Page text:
During Sunday's quarterfinal game at PGE, two animal rights activists went a bit further: They took off everything. If you were watching the US-Germany game on ESPN2, it was one of the highlights left out of the Adidas-sponsored broadcast.
Just after halftime, as the US goalie Brianna Scurry lined up for a penalty kick, two women leapt from the stands and rushed across the entire width of the field. Carrying a banner reading "Adidas Kills," they sprinted for almost 30 seconds before security guards were finally able to grab them. As they were escorted out, the pair was given a rousing cheer from the crowd, many of whom may have assumed the streak was a mere prank.
But in fact, the streak was motivated by the concern that Adidas uses kangaroo hides in their high-end soccer shoes. Megan, one of Sunday's streakers and a soccer player herself, said she had become "deeply depressed" after watching a video of a hunt in Australia.
"These little joeys [baby kangaroos] were just grabbed from the pouch and slammed against the back fender [of a truck]." In the past year, 6 million kangaroos were killed for their hides--a rate of killing that's three times faster than the marsupials' reproductive rate.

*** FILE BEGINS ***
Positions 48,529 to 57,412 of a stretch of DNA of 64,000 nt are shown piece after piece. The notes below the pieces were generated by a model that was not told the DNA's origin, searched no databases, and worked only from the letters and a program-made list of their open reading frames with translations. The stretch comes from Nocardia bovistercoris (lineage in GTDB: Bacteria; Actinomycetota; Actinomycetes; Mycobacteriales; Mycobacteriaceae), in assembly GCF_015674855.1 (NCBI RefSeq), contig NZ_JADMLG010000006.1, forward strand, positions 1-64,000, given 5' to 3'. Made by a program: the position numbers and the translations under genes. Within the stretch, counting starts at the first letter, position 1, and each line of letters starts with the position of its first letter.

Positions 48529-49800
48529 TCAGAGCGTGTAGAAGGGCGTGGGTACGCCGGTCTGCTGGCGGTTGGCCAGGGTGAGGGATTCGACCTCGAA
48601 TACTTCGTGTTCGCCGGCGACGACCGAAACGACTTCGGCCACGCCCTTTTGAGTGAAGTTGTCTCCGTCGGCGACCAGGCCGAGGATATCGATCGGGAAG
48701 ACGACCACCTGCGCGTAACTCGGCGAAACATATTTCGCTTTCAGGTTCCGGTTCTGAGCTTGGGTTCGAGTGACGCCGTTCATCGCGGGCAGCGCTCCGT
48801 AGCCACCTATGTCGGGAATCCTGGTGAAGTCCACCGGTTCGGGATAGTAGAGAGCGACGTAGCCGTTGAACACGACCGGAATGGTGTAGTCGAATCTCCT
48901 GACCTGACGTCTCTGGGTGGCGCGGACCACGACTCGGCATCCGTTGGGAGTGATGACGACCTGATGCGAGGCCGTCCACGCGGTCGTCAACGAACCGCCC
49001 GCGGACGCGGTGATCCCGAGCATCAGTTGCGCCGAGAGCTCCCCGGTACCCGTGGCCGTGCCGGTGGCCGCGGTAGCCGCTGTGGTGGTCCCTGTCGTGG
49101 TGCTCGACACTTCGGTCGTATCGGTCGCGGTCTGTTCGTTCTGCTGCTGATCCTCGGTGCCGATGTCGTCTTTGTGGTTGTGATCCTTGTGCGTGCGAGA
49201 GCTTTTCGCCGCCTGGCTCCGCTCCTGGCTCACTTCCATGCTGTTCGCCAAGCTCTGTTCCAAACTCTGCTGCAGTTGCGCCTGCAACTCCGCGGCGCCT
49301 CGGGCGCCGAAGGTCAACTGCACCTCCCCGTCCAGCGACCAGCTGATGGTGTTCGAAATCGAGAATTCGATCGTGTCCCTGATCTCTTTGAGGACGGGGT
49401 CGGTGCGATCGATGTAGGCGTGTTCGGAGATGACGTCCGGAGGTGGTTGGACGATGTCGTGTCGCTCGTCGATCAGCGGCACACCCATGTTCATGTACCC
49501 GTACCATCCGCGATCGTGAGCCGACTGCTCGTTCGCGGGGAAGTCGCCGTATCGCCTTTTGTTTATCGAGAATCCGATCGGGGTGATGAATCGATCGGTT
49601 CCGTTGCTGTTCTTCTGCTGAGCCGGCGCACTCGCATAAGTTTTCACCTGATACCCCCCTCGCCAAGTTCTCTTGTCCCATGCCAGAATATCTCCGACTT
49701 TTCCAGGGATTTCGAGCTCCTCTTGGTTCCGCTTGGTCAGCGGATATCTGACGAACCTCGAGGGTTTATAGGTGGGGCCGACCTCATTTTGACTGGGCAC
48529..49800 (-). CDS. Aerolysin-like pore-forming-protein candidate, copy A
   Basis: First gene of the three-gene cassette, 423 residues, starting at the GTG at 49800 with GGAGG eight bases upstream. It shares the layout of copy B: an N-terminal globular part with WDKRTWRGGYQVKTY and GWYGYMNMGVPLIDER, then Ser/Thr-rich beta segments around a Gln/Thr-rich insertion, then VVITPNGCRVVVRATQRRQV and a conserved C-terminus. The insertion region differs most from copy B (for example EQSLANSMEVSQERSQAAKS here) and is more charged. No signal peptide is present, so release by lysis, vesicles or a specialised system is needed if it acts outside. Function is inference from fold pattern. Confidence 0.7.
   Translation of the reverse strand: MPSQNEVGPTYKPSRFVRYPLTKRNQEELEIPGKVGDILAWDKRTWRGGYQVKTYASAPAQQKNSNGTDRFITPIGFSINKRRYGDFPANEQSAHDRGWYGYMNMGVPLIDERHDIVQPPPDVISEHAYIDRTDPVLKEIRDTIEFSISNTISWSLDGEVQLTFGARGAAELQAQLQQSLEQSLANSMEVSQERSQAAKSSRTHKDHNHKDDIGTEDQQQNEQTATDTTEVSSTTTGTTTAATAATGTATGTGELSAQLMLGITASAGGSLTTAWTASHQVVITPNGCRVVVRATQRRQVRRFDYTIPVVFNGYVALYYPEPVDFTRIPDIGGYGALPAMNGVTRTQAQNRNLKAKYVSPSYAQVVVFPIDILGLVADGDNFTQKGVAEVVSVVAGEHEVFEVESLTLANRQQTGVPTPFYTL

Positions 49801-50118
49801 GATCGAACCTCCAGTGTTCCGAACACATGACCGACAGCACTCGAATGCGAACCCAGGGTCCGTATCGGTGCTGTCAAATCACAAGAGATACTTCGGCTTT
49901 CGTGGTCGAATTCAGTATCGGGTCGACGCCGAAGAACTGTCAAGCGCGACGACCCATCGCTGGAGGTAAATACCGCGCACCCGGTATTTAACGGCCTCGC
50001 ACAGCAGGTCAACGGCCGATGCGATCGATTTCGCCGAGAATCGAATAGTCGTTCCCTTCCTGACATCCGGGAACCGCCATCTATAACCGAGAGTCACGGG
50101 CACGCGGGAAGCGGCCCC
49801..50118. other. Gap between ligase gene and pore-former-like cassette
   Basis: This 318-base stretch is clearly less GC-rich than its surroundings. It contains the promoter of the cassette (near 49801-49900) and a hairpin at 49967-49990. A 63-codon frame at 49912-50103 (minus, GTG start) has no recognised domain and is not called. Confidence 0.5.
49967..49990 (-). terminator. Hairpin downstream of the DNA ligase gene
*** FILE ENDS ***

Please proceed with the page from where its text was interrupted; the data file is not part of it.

The idea to streak stemmed from a PETA campaign that showed a naked Melissa Etheridge with a caption stating "I'd rather go naked than wear fur." The activists smuggled sections of a flagpole into the stadium and assembled them in the bathroom. The pair then edged a few rows away from the field. They had planned to rush out during halftime, but missed their opportunity and waited for a penalty kick to rip off their snap-on clothing.
"I was shaking, but all I could think was, 'This isn't about me.' I just had to remember those images of the kangaroos running scared and being popped off. It was about getting our flag up there."
Fortunately for Megan, when security pulled her from the field, she was near the lost and found. The officers wrapped her in three discarded sweaters. Arrested and released, Megan and her compatriot are awaiting trial later this month.
For more information about Adidas' use of kangaroo hides, contact In Defense of Animals at 249-9996 or check out savethekangaroo.com. PHIL BUSSE